Eating Right Matters: What’s on Your Plate?

Eating Right Matters: What’s on Your Plate?

This article will give you ideas about how to eat right while living with multiple myeloma (MM) and about how to deal with eating problems, should they occur.

KEY POINTS

  1. Although there is no specific diet for MM, eating a healthy, balanced diet can help you maintain your general health and well-being
  2. MM and its treatments may make it difficult to eat right, but there are steps you can take to help
  3. Always follow your healthcare team’s advice on foods to avoid and other nutritional issues
  4. Always ask your doctor before starting a new diet or exercise program, and before taking any vitamins or nutritional or herbal supplements

Eating a Balanced Diet

myPlateWhen you have MM, there is no specific diet to follow unless your healthcare team has directed you to avoid certain foods. But eating a healthy, balanced diet can help you maintain your general health and well-being. To get started, consider this basic guide from the United States Department of Agriculture (USDA) Center for Nutrition Policy and Promotion on how to fill your plate with a balance of foods from different food groups.

It’s also important to talk with your healthcare team about the food choices that are right for you. Be sure to ask about any foods or drinks you should avoid. And always ask your doctor before starting a new diet or taking any vitamins or herbal or nutritional supplements.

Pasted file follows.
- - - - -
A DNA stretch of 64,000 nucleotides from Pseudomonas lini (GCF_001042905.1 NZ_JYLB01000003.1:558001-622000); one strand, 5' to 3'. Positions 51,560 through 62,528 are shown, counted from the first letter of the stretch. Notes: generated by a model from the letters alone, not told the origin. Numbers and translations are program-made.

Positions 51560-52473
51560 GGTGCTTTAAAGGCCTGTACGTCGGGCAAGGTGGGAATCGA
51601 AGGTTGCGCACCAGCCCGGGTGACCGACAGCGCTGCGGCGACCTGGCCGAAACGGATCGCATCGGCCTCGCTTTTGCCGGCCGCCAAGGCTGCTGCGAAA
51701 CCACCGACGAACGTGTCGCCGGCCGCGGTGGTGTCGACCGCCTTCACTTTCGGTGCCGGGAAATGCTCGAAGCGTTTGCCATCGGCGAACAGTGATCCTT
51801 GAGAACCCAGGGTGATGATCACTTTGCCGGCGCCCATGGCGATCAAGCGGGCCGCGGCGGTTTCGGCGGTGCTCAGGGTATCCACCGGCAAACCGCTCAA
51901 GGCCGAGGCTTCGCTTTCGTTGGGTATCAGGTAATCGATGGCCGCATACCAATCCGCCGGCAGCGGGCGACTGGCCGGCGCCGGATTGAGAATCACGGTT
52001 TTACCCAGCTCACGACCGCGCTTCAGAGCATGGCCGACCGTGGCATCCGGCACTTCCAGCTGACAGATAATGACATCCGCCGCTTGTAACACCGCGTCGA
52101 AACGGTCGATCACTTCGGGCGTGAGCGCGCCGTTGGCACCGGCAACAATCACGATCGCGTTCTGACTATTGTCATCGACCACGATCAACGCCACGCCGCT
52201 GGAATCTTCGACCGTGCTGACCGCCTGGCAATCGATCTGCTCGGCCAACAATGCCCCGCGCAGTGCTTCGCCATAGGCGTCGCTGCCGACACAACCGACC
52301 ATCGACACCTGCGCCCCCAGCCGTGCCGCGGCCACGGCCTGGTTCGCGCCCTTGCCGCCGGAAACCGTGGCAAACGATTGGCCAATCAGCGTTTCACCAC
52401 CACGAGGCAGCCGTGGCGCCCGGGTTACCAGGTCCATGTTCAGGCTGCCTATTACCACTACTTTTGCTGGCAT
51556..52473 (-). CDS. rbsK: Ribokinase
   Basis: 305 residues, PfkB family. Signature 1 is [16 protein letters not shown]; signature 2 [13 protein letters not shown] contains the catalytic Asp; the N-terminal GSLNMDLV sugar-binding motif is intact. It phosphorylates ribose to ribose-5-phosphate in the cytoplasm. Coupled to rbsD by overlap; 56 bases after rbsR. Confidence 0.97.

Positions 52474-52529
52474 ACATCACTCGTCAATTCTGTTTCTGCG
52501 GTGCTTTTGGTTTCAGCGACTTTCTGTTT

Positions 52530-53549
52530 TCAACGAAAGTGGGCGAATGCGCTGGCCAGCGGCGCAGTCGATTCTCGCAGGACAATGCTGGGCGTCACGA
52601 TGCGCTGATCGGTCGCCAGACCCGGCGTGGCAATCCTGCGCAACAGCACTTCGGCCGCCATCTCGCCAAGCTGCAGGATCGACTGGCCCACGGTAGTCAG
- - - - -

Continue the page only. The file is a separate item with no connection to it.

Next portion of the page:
Dealing With Eating Problems

Eating right can be difficult when you have MM. Both the cancer and its treatments can affect you in many ways. You may lose your appetite and not want to eat. Or, you may eat too much and gain unwanted weight. You may also experience symptoms such as nausea and vomiting, loose stools or constipation, or a sore, dry mouth.

Here are some tips that may help:

  • Try eating smaller, more frequent meals throughout the day
  • Get gentle exercise (like walking) to help increase your appetite. Just remember to talk to your doctor before starting an exercise program
  • Stay hydrated by drinking the types and amounts of fluids recommended by your healthcare team
  • Ask your healthcare team about medication or other ways to ease problems such as mouth sores or loss of appetite
  • Ask your doctor to refer you to a dietician for a more in-depth nutritional plan if needed

Remember, always check with your doctor before starting a diet or exercise program, or before taking any vitamins (like vitamin D, calcium, or iron) or herbal or nutritional supplements. Only your doctor can tell you what’s safe for you.

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